What You Need to Know About Bullying and Youth Suicide
At first, life was good, Daniel Fitzpatrick wrote in his suicide note — lots of friends, good grades in school. But when his family moved from the area and then returned, the bullying began. “It was different. My old friends changed, they didn’t talk to me, they didn’t even like me.”
He wrote of fights and of teachers who “didn’t do ANYTHING!” Finally, he wrote, “I gave up.” In August 2016, he hanged himself. He was 13.
It’s a heartbreaking tale that is, sadly, all too common. Among those ages 10 to 14, suicide is the third leading cause of death, according to statistics from the Centers for Disease Control and Prevention (CDC). Among those 15 to 34, it’s the second leading cause.
How many of those deaths can be connected to bullying is tough to quantify, a 2014 CDC analysis of bullying and suicide noted, because suicide is rarely the outcome of a single issue or trauma. But the research makes clear that young people who are bullied are at greater suicide risk.
That means it’s imperative for parents, caregivers, teachers and all those who have a role in a child’s life to get educated about bullying so they can minimize its prevalence and help kids learn to deal with it if it comes.
Some key things to understand:
- Bullying can take a variety of forms — physical and verbal attacks, threats, intimidation, and more subtle techniques such as excluding someone from a group, spreading rumors and “ghosting” (cutting off all contact). And now with increasing technology and social media options, the avenues for bullying have soared. The bully doesn’t even need to come face to face with the victim.
- It’s not just those who are on the receiving end of bullying who suffer. Research shows that kids who simply witness bullying can be affected, reporting more feelings of helplessness and less sense of support and connection from the responsible adults in their lives than those who haven’t encountered bullying.
- Those who bully are often bullied themselves, and it’s this group — called bully-victims — that has the highest suicide risk of any group that reports links to bullying.
So how should bullying be addressed with the young, and how can it and the increased suicide risk be prevented?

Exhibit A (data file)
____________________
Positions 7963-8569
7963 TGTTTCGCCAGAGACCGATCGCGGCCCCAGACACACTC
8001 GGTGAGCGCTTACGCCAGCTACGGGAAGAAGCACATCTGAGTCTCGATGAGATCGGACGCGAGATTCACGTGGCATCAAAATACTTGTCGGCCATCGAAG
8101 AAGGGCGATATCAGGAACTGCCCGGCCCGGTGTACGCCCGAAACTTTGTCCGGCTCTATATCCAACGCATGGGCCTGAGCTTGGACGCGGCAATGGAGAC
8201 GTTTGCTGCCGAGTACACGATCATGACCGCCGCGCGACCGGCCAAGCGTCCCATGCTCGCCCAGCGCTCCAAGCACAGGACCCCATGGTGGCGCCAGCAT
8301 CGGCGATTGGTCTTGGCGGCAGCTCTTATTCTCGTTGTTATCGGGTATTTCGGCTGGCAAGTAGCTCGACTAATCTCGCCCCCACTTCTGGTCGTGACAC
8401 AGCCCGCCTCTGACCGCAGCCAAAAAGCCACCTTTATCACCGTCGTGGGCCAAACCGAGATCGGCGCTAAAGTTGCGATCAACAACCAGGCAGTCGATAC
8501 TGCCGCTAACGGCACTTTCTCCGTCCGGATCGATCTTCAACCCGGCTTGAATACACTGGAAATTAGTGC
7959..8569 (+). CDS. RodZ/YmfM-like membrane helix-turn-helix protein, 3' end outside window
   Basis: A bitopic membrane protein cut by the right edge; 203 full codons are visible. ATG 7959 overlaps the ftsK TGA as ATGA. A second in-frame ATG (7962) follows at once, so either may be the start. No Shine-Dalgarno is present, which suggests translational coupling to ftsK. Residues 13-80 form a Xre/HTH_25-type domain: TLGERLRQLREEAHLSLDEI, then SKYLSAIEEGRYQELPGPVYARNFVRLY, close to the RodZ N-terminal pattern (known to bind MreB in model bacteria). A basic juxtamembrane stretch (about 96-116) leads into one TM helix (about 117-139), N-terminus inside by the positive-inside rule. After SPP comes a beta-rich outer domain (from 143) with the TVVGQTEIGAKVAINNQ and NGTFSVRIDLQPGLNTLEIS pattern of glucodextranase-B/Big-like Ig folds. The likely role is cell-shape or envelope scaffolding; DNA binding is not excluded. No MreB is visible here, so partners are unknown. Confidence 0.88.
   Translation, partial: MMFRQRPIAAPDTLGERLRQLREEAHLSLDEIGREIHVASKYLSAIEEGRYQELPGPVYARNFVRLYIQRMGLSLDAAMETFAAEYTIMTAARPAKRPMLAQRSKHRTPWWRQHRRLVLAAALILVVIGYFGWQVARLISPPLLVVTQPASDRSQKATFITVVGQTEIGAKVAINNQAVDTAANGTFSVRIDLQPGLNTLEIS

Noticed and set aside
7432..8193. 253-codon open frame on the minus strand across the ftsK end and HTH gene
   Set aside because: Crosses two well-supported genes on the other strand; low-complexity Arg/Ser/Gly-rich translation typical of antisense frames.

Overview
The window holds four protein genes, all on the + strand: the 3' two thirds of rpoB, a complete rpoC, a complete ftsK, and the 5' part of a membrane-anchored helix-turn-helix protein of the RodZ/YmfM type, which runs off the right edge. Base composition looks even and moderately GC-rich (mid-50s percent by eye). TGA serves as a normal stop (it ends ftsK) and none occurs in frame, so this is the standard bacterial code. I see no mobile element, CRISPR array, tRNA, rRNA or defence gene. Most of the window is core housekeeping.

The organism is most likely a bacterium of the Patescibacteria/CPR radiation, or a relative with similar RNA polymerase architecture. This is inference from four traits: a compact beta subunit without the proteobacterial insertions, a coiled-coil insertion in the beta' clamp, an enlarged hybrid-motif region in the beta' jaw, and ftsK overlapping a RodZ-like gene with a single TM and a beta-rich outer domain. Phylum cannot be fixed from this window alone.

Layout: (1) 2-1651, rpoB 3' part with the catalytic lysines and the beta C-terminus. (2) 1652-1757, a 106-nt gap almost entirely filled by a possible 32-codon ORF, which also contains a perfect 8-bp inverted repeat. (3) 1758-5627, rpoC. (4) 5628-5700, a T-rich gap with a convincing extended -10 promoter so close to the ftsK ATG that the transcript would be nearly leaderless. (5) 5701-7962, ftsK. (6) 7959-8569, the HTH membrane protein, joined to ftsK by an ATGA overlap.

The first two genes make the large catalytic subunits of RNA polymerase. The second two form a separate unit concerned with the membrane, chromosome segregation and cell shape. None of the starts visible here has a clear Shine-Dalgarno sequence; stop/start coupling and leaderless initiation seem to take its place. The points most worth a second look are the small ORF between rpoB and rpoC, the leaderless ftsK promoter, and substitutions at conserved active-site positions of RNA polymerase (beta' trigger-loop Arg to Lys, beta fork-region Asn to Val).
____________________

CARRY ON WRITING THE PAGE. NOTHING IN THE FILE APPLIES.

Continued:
- Take it seriously. Don’t dismiss bullying as a part of childhood, a rite of passage or “kids being kids.” Bullying can have devastating effects on mental health and overall well-being and should be taken seriously. At worst, it can increase the feelings of helplessness and hopelessness that raise suicide risk. It can also lead to depression, anxiety, health ailments, social and academic troubles, and problems with drugs or alcohol.
- Acknowledge vulnerabilities. Those with special needs or disabilities, cultural differences, or differences in sexual or gender identity are at increased risk of being bullied. For example, a 2010 study found that those with autism spectrum disorder are more than three times as likely to be bullied as their peers without ASD. Sometimes, kids who are bullied begin to bully others as they seek to restore the balance of power. Special attention should be paid at home, at schools and in the community so that the child feels supported, understood and accepted. For tips on how to safeguard against such bullying, visit the “Considerations for Specific Groups” page at stopbullying.gov.
- Promote protective factors. Research on bullying and suicide-related behavior shows us that certain factors can make a child more vulnerable to one or both. Among them:
- Emotional issues
- Feelings of disconnection from people and institutions
- Exposure to violence
- Alcohol and drug use
- Family conflict
- A lack of access to needed resources
- A lack of support
That means anything that counteracts these issues can act as protection. For example, making sure a child has adults he or she feels comfortable turning to, arranging any needed mental health care, working on family issues, discouraging substance use and providing treatment help if drug or alcohol use has spiraled out of control.
- Emphasize helping rather than punishing. When a bully is caught in the act, the response often centers on punishment and consequences. While these are often necessary, they can end up diverting attention away from the fact that a child who is bullying others is sending a signal that something is wrong. As the CDC’s analysis of bullying and suicide explained, “blame, shame, and criminalization is divisive and can be a roadblock to getting youth and families the professional support that is needed to make a positive change and prevent future suffering.”
- Encourage empowerment. Seeing someone being bullied can hurt as much as being bullied, so it’s vital to promote the development of skills that will allow the child to be proactive rather than feel like a helpless bystander. For example, kids who are taught coping skills, resilience, peaceful problem-solving techniques and to be accepting of differences are less likely to bully or be bullied. They are also more likely to come to the defense of others and to help build social norms in which bullying is seen as unacceptable. And in the long run, that helps every child.